Ten to Fifteen years ago, the body of work in Hip-Hop & R&B went through a stretch where it was almost meaningless in the mainstream. The rise of ringtones and dance crazes made it so that very few were invested in sitting down and consuming an entire project. The singles ruled and Artists leveraged all their talents into creating one. You were considered niche if you focused on projects and not singles. Fast forward to 2018 and you can barely create a fan base without having a great body of work. The "project" has morphed and changed completely. Streaming is forcing artist to be more creative, deliberate, and thoughtful on their releases. A myriad of techniques are being used, such as, 35 song projects to maximize streaming profits, splitting projects in 2 parts to build anticipation, releasing visual projects, and even releasing projects less than 30 minutes to hold the audience's attention. However, artist can never escape the fact that quality will always rise to the top. Below are the bodies of work that we enjoyed the most in 2018.
As always, these are the albums we've enjoyed, no particular metric has been considered in this list. In addition, all of the albums considered were up to November 16th, 2018. So as great as Meek Mill's Championship is, it was released too late to fully digest in the context of where it fits amongst everything released before it. So check it out, and let us know what are some of the projects you loved this year.
25. Future: Beastmode 2
Released: July 6th
Label: Freebandz. Epic
In 2018, Future was in the news for all types of reasons, most of them were scandalous. Amid all of the fuckery, he kept his prolific streak as an artist going. Beast Mode 2 was the prime example. The sequel to his lauded Beast Mode mixtape that was released in 2015, Future followed the same formula. Zaytoven produced every single track and delivered the goods. Future locked in and sounded as focused as we like him to be. Tracks like Red Light and Hate the Real Me explores his paranoia, insecurities, and his self-destructiveness. DOH DOH (feat. Young Scooter) and Cuddle My Wrist are bangers that rang all year. When I Think About It found him at his smoothest. Beast Mode 2 is not a triumph like his other projects, but it does a lot to continue the legend that he is cultivating. Maybe the fuckery is what begets the gems.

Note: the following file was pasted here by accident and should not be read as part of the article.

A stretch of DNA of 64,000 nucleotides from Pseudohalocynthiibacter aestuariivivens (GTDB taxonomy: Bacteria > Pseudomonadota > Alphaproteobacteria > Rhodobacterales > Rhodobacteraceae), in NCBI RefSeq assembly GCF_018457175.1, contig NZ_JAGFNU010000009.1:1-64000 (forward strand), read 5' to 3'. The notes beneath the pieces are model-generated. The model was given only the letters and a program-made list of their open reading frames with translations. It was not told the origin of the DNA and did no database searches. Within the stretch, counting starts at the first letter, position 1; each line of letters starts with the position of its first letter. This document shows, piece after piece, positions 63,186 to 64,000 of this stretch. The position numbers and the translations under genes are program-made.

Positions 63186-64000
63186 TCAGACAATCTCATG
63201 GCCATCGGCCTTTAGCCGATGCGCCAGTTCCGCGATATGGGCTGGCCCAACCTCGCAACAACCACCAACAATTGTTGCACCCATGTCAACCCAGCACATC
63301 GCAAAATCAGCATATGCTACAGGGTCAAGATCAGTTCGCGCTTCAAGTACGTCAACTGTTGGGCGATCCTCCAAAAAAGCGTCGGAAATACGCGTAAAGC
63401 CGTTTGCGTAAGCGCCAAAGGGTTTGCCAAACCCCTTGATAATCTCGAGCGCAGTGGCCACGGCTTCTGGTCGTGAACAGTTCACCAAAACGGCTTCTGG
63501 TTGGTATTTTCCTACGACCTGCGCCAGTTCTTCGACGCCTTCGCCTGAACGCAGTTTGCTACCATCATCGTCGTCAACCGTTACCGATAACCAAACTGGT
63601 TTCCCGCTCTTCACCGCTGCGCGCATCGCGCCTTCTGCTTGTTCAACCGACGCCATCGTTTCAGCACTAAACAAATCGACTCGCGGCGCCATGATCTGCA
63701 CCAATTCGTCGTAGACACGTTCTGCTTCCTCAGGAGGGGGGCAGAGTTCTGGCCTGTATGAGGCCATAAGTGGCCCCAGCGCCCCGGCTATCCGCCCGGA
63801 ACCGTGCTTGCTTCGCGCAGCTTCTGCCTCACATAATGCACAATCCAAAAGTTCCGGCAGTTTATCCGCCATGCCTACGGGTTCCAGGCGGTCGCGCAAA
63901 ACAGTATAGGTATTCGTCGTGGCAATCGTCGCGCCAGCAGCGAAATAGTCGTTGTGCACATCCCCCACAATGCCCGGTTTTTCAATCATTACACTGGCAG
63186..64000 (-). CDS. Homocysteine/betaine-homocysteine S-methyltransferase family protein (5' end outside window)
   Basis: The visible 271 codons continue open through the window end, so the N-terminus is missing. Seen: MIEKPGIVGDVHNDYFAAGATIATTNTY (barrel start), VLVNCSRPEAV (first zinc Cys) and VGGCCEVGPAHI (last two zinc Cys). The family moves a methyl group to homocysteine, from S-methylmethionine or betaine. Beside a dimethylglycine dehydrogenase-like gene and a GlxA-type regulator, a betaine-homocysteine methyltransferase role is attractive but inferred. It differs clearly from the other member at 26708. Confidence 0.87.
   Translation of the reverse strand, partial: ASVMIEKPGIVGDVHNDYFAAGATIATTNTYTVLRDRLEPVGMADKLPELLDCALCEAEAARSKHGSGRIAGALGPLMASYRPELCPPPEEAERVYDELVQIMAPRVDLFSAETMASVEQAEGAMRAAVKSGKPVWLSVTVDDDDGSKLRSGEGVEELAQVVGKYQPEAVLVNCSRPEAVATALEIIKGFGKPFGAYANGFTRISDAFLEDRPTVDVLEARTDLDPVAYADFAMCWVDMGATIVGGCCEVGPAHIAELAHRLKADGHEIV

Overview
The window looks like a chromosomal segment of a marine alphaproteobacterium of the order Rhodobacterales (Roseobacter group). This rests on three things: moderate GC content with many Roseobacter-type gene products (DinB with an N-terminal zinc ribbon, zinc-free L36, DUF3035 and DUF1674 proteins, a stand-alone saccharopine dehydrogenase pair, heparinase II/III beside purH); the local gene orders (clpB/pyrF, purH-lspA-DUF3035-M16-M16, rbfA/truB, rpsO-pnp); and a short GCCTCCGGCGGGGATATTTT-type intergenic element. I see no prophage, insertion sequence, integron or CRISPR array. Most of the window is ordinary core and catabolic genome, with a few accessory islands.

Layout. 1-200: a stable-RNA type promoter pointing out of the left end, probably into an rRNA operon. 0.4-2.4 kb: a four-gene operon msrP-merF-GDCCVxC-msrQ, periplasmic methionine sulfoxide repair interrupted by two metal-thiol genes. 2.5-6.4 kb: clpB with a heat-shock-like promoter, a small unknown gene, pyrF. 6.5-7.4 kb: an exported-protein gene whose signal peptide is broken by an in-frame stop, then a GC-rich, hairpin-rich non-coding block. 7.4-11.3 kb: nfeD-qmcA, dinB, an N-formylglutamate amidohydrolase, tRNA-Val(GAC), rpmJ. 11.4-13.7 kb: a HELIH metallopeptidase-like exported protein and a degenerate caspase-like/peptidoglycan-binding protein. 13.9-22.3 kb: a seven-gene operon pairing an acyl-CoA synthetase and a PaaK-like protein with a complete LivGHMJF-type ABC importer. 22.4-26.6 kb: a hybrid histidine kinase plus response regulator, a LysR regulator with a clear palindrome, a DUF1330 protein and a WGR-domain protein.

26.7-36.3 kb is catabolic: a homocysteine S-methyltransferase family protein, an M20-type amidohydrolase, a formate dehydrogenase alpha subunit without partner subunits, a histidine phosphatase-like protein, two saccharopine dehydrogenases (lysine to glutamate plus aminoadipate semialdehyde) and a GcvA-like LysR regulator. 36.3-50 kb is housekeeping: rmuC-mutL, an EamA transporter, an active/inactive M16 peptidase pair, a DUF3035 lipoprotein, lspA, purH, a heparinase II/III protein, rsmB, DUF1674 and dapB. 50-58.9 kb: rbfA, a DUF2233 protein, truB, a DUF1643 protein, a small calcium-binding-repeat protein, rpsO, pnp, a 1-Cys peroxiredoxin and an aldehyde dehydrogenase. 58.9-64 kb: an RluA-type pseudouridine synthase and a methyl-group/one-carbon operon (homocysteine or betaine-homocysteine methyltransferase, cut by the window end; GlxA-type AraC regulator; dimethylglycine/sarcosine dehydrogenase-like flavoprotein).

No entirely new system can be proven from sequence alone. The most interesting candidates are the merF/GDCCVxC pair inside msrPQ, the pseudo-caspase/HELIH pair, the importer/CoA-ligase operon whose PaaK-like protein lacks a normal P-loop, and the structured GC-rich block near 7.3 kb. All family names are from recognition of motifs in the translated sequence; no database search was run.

24. Noname: Room 25
Released: September 14th
I must admit, it took a while to get to the No Name train. I can say that I’m happy that I’m here. The Chicago MC delivers thought provoking music with a spoken word delivery. What’s important about that, is that it never comes across forced, gimmicky, or even anything beyond who she is. Room 25 is a myriad of turns and unorthodox choices. The pockets she falls in are never predictable or discernable. Her beat choices are not mundane, but she always has something interesting to say. A song like Prayer Song, a dissertation of our country’s fascination with violence, sex, religion, and capitalism. Yet it’s so subtle and beautiful, that it’s hard to get past the groove. Then she follows that with Window with beautiful instrumentation and Noname speaking of love serenely. The entire album is a treat and a look into an immensely talented artist. The scariest part is, it does not sound like she’s hit her stride yet.